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Salmonella Bacteria in Pet Food - More Than Just Raw Food

This article originally appeared on my ongoing series of articles for Flexcin International, Inc as Salmonella Bacteria in Pet Food - More Than Just Raw Food

The Center for Disease Control and Prevention (CDC) states approximately 42,000 cases ofsalmonellosis are reported in the United States annually.  More so, the milder cases that do not get reported can multiply that number up 29 times or greater! What is alarming is that this and other culprits of contamination by microorganisms, including bacteria, molds, parasites, and others, live in the food we thought was safe.


How can Salmonella be diagnosed?

Although bacteria are present in all foods, pathogenic bacteria (CampylobacterE. coliListeria,Salmonella, etc.) have the potential to cause food borne illness in both people and pets.  Flu-like symptoms (vomitdiarrheafever, and muscle aches) are the main clinical signs.  More severe cases can involve ataxia (loss of balance), seizures, and even death.

How can your pet get Salmonella?

When most pet owners think of foods that could contain pathogenic bacteria, undercooked or rawoptions likely come to mind.  In actuality, recalled pet foods and since 2008 have ingredients thathave been cooked, including kibble (dry food), moist foods in pouches or cans, and treats.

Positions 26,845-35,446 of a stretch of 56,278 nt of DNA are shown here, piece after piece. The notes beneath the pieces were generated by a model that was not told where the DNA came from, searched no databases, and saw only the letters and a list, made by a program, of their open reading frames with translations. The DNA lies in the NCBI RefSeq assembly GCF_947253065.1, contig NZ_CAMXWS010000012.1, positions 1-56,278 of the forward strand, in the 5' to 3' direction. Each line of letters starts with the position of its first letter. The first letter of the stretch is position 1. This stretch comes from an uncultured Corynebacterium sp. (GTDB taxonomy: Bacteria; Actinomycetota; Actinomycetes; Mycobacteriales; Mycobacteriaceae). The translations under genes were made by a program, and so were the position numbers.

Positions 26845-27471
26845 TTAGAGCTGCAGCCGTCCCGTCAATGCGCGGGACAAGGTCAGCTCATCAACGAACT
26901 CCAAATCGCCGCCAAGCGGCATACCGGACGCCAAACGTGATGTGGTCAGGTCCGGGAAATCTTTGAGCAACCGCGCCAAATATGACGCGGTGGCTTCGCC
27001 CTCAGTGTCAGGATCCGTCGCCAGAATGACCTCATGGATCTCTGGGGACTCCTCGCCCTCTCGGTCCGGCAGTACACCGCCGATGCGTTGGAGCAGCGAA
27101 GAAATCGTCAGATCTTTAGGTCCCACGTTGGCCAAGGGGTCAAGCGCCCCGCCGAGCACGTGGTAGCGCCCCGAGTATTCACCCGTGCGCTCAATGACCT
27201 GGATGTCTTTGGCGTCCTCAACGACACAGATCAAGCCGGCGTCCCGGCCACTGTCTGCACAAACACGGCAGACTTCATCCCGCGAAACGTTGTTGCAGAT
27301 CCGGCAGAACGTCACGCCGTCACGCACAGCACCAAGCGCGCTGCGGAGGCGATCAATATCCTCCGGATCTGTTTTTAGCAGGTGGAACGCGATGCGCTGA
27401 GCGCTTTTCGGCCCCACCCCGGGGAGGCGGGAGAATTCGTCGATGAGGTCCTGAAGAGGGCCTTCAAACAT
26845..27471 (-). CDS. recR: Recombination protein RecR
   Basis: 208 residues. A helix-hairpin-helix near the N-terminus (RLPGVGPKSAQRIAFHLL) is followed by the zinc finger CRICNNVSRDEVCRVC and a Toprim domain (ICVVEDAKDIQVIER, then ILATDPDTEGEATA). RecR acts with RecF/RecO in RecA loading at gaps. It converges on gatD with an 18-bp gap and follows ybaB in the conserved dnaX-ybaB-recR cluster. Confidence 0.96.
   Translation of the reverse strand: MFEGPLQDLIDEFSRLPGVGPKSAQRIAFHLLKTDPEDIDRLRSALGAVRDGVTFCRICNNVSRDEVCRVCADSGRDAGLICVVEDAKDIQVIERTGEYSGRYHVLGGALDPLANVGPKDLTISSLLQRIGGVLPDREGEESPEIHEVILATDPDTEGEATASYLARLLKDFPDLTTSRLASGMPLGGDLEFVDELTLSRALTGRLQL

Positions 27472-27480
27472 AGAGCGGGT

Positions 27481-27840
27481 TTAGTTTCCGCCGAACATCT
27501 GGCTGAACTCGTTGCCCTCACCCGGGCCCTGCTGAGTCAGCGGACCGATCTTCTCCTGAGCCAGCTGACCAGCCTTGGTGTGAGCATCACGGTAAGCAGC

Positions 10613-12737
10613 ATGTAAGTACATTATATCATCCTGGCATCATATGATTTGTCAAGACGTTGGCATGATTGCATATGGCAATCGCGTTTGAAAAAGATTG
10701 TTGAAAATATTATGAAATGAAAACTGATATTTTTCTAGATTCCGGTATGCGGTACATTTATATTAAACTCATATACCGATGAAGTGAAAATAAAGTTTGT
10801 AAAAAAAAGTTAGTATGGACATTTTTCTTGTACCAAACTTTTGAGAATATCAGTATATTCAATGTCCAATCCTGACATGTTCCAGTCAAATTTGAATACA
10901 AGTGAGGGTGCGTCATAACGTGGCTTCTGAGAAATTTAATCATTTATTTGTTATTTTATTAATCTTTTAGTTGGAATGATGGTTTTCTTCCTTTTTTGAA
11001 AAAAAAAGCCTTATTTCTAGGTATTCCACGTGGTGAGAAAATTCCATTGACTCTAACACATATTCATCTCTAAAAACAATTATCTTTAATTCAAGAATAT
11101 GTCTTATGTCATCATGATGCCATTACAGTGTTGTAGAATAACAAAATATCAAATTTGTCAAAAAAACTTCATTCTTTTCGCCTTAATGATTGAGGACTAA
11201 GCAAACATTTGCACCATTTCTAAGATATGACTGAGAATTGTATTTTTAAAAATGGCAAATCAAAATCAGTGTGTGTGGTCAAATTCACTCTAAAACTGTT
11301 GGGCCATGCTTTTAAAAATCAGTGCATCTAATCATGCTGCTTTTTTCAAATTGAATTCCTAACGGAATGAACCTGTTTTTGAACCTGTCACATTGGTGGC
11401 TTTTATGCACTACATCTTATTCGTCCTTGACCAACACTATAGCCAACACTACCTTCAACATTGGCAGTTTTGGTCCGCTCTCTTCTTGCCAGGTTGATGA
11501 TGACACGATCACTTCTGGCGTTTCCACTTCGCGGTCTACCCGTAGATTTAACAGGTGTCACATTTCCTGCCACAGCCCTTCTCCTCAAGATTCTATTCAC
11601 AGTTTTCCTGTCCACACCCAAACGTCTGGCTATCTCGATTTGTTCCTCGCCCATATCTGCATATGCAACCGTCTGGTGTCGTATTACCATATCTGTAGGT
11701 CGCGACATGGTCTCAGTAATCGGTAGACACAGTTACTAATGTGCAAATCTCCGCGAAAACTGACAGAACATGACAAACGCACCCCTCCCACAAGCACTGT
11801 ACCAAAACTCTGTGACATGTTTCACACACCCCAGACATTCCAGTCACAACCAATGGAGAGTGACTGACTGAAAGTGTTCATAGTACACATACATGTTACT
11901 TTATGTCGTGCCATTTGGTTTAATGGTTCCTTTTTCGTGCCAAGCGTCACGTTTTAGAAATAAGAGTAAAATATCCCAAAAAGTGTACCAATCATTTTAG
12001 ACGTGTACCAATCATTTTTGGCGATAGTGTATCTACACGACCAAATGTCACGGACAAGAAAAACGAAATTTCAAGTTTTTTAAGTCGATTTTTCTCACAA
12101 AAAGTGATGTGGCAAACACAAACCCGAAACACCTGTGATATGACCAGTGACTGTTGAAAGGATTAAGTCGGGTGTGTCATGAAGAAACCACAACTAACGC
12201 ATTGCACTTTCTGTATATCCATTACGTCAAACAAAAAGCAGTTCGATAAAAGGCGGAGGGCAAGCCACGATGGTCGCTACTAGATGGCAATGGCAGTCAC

How can I prevent my pet from getting Salmonella?

Although you cannot completely prevent your pet from getting Salmonella, you can be proactive about reducing the chances your pet contracts the disease.  Here are 4 helpful tips for reducing sickness caused by pathogenic bacteria:

  1. Handle/prepare/dispense a portion of food sufficient only for a single meal.
  2. Run all food dishes and utensils through a dishwasher cycle immediately after each feeding.
  3. Wash your hands with warm water and soap after handling any pet food, regardless if it is raw or cooked.  Also wash your hands after handling your pets and prevent them from licking your hands or face.
  4.  Be aware of recalled pet foods and treats by frequently checking the FDA Animal & Veterinary Recalls & Withdrawls or sign up for email delivery of Susan Thixton’s informative newsletter theTruth About Pet Food.

On the other hand...

Recently, Yoghund brand Organic Banana & Peanut Butter flavor frozen yogurt dog treats were recalled.  Just because you have these treats in your freezer, however, does not mean you or your pet will fall ill. Many times the FDA releases that these are precautionary measures. To be on the safe side, it is always best to throw out any of the affected foods and treats.

High risk conditions

Pets and people having compromised immune systems are especially prone to food borne illness – juveniles (puppies, kittens, children), seniors, pregnant females, and those suffering from immune-compromising diseases (cancer, HIV, diabetes, etc.).

Thank you for reading this article.  Your questions and comments are completely welcome (I’ll respond).

Please feel free to communicate with me through Twitter (@PatrickMahaney) and follow my adventures in veterinary medicine by liking Patrick Mahaney: Veterinarian Acupuncture Pain Management for Your Pets on Facebook.

Copyright of this article (2012) is owned by Dr Patrick Mahaney, Veterinarian and Certified Veterinary Acupuncturist. Republishing any portion of this article must first be authorized by Dr Patrick Mahaney. Requests for republishing must be approved by Dr Patrick Mahaney and received in written format.

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